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Serverless Next.js At The Edge

written by  
  Daniel Conde

Today, I’m excited to announce a project I’ve been working on over the past few months. It provides a simple, fast and efficient way to deploy your Next.js applications to AWS using CloudFront, Lambda@Edge and S3.

The project is the Serverless Next.js Component which you can use with the Serverless Framework to deploy Next.js apps to AWS Lambda@Edge functions in every CloudFront edge location across the globe. These Lambda@Edge functions do server-side rendering of your website pages, as close as possible to your end users, providing very low latency.

Principles

The project was developed with a few design principles in mind.

1. Zero configuration by default

That’s right, you can get up and running in under a minute with no configuration required.

2. Feature parity with next 9

All features of next 9 are supported:

  • Server-side rendered pages. No surprise here, this is what attracts most folks to use next. serverless-next.js deploys your pages to Lambda@Edge. Server side rendering happens right at the edge, close to your users.

  • API Routes. Like the pages, your api backend is also deployed to Lambda@Edge. When fetching data client side this ensures very low response latency.

  • Dynamic Pages / Route segments. Next recently introduced support in their built-in routing system for parameterised routes. serveless-next.js implements a lightweight router which is compatible with dynamic routes.

  • Automatic pre-rendering. Some of your pages might not be SSR. These type of pages are compiled by next to HTML at build time. serverless-next.js takes advantage of this and deploys them to S3. Lambda@Edge in CloudFront then takes care of forwarding requests to static pages (e.g. /terms, /about, /contact etc.) to S3. These can be heavily cached.

  • Client assets. Build files generated by next such as webpack chunks, css files, etc. are uploaded to S3. In this case Lambda@Edge does not need invoking as any requests to _next/* is served by CloudFront from S3.

  • User static / public folders. User assets like images in the static folder or root level resources in your public folder are uploaded to S3. Like build assets, CloudFront serves these assets from S3.

3. Fast deployments

The Serverless Next.js Component is fast. Deploying your application, typically takes less than a minute. next build is used behind the scenes, no magic there. A CloudFront distribution is provisioned for you with best practices in place. The pages compiled are zipped up and deployed to Lambda@Edge which is then associated to your distribution. An S3 bucket is also deployed for the static assets which are uploaded using S3 accelerated transfers.

The only caveat is that the first deployment you have to wait a few minutes for the CloudFront distribution to be available. However, subsequent deployments don’t have this problem. Once the distribution is up, deploying updates is fast.

CloudFormation is not used for provisioning resources. This is partly why deployments are quick. It also means the project is not bound by CloudFormation limits, which is an issue on the predecessor of this project, serverless-nextjs-plugin.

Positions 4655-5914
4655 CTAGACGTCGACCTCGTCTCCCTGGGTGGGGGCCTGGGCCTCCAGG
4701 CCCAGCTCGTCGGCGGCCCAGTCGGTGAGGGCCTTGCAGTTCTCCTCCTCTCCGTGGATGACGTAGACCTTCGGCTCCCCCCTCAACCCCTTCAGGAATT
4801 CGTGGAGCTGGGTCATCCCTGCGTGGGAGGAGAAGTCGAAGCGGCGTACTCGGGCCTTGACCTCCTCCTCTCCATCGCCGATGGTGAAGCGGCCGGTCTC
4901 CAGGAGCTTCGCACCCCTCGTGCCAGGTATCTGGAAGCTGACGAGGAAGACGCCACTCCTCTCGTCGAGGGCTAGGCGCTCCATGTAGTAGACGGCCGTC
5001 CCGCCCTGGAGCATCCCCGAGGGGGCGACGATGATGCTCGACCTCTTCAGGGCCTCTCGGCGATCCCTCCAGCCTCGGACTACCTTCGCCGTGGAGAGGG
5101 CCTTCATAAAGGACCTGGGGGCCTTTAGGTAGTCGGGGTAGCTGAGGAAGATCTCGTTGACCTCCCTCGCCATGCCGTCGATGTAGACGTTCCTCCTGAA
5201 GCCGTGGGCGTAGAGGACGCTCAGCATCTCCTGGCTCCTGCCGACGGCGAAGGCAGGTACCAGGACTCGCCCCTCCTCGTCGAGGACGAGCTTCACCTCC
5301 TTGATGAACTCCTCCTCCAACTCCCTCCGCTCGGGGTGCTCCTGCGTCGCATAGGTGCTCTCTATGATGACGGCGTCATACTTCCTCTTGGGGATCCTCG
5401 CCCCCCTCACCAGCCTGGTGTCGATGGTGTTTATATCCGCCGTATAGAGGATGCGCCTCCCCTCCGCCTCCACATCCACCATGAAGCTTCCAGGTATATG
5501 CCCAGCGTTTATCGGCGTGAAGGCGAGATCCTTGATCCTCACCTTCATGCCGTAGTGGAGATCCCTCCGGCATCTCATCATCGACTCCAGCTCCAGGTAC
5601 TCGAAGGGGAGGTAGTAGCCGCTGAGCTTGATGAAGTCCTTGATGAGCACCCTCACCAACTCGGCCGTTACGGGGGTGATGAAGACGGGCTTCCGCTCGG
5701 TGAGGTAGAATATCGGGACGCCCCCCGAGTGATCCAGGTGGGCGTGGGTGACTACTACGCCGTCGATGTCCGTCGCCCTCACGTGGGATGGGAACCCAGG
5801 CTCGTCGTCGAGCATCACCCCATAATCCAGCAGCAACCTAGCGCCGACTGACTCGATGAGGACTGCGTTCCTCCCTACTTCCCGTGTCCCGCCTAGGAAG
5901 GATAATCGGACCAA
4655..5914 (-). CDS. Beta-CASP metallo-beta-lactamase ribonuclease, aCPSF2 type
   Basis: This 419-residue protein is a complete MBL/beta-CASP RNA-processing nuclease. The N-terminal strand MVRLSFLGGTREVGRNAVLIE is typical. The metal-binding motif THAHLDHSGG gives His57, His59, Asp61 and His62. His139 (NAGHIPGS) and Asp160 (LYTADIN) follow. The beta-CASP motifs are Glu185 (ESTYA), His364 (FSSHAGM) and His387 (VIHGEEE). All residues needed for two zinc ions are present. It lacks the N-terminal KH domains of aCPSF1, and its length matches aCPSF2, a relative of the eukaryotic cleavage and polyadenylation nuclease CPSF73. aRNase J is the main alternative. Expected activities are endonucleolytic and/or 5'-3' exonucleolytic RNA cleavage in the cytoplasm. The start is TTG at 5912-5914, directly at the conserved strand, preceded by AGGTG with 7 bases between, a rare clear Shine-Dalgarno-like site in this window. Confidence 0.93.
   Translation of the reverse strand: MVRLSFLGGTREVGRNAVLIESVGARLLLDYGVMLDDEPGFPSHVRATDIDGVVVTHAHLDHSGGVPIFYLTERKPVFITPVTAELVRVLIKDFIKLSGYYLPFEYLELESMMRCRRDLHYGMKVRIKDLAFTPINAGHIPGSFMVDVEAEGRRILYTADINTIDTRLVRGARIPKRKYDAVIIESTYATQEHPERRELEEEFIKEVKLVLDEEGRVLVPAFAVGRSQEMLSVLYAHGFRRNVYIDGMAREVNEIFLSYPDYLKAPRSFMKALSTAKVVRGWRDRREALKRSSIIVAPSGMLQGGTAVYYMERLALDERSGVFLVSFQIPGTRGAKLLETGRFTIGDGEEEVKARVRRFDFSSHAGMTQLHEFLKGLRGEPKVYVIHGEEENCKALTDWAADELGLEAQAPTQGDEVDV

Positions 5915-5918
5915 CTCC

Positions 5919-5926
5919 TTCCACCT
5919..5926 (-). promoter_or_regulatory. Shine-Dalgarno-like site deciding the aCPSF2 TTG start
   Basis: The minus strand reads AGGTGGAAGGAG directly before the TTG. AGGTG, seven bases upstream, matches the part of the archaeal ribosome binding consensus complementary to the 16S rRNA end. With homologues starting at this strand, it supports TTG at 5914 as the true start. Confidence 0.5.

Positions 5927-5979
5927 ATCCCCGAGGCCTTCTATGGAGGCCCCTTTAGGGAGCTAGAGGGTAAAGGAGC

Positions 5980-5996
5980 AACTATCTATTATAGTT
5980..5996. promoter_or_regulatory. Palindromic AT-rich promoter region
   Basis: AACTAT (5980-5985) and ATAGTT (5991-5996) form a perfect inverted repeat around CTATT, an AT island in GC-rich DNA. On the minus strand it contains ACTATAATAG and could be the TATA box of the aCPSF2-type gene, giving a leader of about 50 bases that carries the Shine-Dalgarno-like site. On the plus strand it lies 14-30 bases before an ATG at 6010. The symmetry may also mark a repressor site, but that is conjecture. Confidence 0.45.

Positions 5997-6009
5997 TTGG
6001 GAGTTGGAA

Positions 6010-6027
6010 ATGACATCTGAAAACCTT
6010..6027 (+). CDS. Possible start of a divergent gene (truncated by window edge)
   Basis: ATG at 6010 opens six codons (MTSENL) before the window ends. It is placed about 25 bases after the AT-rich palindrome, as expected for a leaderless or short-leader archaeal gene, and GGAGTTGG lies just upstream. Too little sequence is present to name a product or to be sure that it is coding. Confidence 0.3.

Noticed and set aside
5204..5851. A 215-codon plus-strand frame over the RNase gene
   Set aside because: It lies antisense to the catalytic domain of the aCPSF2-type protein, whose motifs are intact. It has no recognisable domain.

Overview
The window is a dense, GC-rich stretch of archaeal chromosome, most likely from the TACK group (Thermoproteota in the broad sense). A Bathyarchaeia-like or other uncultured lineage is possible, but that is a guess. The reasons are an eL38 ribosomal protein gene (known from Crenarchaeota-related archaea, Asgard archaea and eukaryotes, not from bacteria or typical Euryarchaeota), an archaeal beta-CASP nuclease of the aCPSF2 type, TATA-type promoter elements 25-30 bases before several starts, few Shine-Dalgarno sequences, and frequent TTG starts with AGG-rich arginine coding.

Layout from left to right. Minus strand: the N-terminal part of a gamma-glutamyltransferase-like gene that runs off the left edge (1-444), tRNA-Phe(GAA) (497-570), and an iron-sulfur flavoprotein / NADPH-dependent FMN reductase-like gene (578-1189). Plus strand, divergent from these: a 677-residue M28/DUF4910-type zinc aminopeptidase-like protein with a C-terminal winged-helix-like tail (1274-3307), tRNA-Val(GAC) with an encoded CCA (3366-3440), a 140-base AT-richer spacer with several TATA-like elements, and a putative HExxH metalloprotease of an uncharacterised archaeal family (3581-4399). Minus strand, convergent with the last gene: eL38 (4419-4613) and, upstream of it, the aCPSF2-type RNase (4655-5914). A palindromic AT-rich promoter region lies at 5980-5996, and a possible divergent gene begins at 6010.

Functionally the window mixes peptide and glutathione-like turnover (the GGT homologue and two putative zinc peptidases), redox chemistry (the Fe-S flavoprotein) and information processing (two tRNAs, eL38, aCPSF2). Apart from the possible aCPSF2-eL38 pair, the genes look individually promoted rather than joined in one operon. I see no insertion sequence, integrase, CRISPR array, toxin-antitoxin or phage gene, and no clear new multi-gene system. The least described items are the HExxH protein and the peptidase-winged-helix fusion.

serverless nextjs graphics aws lambda edge

Architecture

Let’s look in more detail at the architecture deployed to AWS.

serverless nextjs aws lambda edge architecture

Three Cache Behaviours are created in CloudFront.

The first 2. _next/* and static/* forward the requests to S3.

The 3rd. is associated to a lambda function which is responsible for handling three types of requests.

  1. Server side rendered page. Any page that defines getInitialProps method will be rendered at this level and the response is returned immediately to the user.

  2. Statically optimised page. Requests to pages that were pre-compiled by next to HTML are forwarded to S3 where the HTML is stored.

  3. Public resources. These are requests to root level resources like /robots.txt, /favicon.ico, /manifest.json etc. These are also forwarded to S3 where these resources can be found.

The reason why 2. and 3. have to go through Lambda@Edge first is because these routes don’t conform to a pattern like _next/* or static/*. Also, one cache behaviour per route is a bad idea because CloudFront only allows 25 per distribution.

Getting Started

Using the Serverless Next.js Component is easy, just add it to your serverless.yml like this:

# serverless.yml
myApp:
 component: serverless-next.js

Sane defaults are baked in, so no additional configuration is needed.

Use the Serverless Framework to deploy via the serverless command, like this:

$ npx serverless

Remove it with the remove command:

$ npx serverless remove

Custom Domains

You can set a custom domain for your application. serverless-next.js takes care of associating the domain with your CloudFront distribution, creates the sub domain in Route53 and even sets up the SSL Certificate using AWS ACM. It is optional and looks like this:

# serverless.yml
myApp:
 component: serverless-next.js
 inputs:
   domain: ["www", "example.com"] # [ sub-domain, domain ]

Behind the Scenes

The project is powered by the amazing serverless-components. At its core it uses 4 components:

Most of the heavy lifting is done by the components themselves, serverless-next.js simply orchestrates.

What's Next?

Build time efficiencies, configurable caching options for users and potentially adding a separate /api cache behaviour for API Routes. I will also be working on more complete examples that integrate with other AWS Services.

Hope you find the project useful. If you find any issues or would like to see a new feature please raise an issue. Also, contributions are welcome :)

About Daniel Conde

Sr. Software Engineer @ BBC

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New to serverless?

To get started, pop open your terminal & run:

npm install serverless -g